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Curtiss-Wright Helldiver SB2C
Dive Bomber

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Carrier-Based Helldiver, Built to Replace the SBD Dauntless

SB2C-4 Helldiver banking over the USS Hornet (CV12)

SB2C-3 banking over the USS Hornet (CV-12). US Navy photograph by Lieutenant Commander Charles Kerlee.

The last combat aircraft built for the U.S. Navy and Marines by Curtiss Aircraft, the SB2C Helldiver was a large two-seat, carrier-based dive bomber, first introduced in 1943.

It was to be a replacement for the older SBD Dauntless, the latter still held in high regard — particularly after sinking or heavily damaging all four of the Japanese aircraft carriers in the Battle of Midway. Although also ordered by the Army under the designation A-25 (Shrike), most of this order was instead taken by the Marines and re-designated.

Problems and Delays with the Helldiver

SB2C helldivers aboard a carrier

SB2C Helldivers on the aircraft carrier USS Yorktown (CV-10) (1943). US Navy photo.

The Helldiver had retractable landing gear, internal bomb bays, and folding wings which allowed the transport of larger numbers of aircraft on carriers. Later versions were powered by a Wright R-2600 radial engine. But the SB2C was fraught with problems and delays from the beginning. The prototype was destroyed in a crash and had to be rebuilt. Nearly 900 structural and equipment modifications were requested by the military.

There were complaints that the SB2C was underpowered, and had structural weaknesses, poor handling, and inadequate stability. Problems were addressed and a number of improvements were incorporated through a series of variants. Improvements including an uprated engine, self-sealing fuel tanks, new rear fuselage and tail assembly, increased armament, increase in fuel capacity, and armor protection.

SB2C Helldiver being loaded with torpedo

Torpedo being loaded into the SB2C's internal hold. US. Navy photo by Captain H.S. Duckworth.

Although not a particularly popular aircraft with its airmen, (many who said SB2C stood for “Son of a Bitch, 2nd Class”), Curtiss was still unable to meet the US Navy's demand for the Helldiver. This prompted two Canadian companies (Fairchild Aircraft Ltd. And Canadian Car & Foundry) to produced Helldivers under license with the designation or SBF and SBW.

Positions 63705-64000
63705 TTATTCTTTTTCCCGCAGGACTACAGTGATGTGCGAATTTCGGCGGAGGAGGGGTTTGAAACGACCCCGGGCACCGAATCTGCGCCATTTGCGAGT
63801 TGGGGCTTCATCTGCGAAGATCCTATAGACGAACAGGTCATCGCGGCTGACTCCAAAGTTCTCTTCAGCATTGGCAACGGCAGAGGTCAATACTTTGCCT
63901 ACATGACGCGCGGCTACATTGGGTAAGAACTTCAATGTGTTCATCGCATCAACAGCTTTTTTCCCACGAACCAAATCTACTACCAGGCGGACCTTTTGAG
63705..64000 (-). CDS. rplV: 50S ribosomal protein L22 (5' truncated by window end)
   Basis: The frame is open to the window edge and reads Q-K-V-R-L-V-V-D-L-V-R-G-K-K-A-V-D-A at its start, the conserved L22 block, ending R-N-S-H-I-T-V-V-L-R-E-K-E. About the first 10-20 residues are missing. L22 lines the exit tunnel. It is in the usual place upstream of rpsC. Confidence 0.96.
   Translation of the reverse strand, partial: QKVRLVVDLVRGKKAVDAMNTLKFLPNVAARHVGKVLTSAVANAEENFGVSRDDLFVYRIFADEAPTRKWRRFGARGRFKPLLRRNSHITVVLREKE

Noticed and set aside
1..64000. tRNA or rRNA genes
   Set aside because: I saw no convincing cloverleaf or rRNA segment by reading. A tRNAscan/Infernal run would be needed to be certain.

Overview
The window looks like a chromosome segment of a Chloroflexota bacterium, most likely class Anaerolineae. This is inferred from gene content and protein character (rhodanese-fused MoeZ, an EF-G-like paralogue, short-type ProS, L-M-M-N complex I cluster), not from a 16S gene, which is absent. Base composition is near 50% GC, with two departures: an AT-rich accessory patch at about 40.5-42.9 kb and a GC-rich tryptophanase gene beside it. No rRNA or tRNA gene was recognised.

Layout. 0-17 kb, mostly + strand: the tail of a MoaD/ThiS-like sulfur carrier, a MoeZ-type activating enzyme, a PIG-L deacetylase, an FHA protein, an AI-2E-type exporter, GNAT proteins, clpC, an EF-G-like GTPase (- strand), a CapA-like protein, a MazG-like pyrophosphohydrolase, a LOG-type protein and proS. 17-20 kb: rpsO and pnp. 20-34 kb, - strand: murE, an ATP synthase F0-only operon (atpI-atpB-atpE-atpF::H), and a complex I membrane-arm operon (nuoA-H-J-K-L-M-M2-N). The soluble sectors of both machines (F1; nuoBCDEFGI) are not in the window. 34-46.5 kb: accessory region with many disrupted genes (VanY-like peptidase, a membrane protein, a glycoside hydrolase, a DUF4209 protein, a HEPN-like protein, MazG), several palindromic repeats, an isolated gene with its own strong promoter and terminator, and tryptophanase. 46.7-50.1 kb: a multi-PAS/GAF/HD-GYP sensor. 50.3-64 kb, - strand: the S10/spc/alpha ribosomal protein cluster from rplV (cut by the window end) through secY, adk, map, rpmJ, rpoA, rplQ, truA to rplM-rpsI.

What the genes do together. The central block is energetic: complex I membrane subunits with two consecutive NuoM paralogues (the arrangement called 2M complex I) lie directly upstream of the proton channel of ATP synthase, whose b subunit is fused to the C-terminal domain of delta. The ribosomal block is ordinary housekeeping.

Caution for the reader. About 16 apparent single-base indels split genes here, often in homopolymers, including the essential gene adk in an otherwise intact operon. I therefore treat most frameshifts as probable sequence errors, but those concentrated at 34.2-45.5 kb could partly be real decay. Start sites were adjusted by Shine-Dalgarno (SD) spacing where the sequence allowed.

Helldiver Armament

Armament on the later versions included four 0.5 inch machine guns on the wings or two 20mm cannons, and two 0.30 inch machine guns in the rear position. The SB2C could carry a combination of 2,002 pounds of bombs, torpedo and rockets in its internal hold and in wing racks.

SB2C Helldivers Remained in Service Until the 1950s

The Helldiver saw its first combat during the the bombing attack on Rabaul, and participated later in the sinking of the two most power battleships in the Japanese Navy, the Musashi (Leyte) and the Yamato (Okinawa). After World War II, many SB2Cs remained in service until the 1950s.



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* SB2C-4 Helldiver facts

Category Dive bomber
Fairchild (Canada) (SBF)
Canadian Car & Foundry (SBW)
Introduced November 1943
Used in
United States Navy
Produced 1943–1945
Number built 7,140
Cruising speed 158 mph
Max. speed 294 mph
Altitude 29,100 feet ceiling
Range 1,200 miles
* Numbers are approximate


SB2C Designations

SB2C-4 reads:
S = Scout
B = Bomber
2 = Series number
C = Curtiss
4 = Mark number

Other designations:
A = Attack. The A-25 (Shrike) was build for the USAAF but never used as such.

Four major variants built during WWII:
-1, -3, -4, -5
SBF and SBW - designations which were used for aircraft built in Canada under license by Fairchild Aircraft and the Canadian Car and Foundry Company.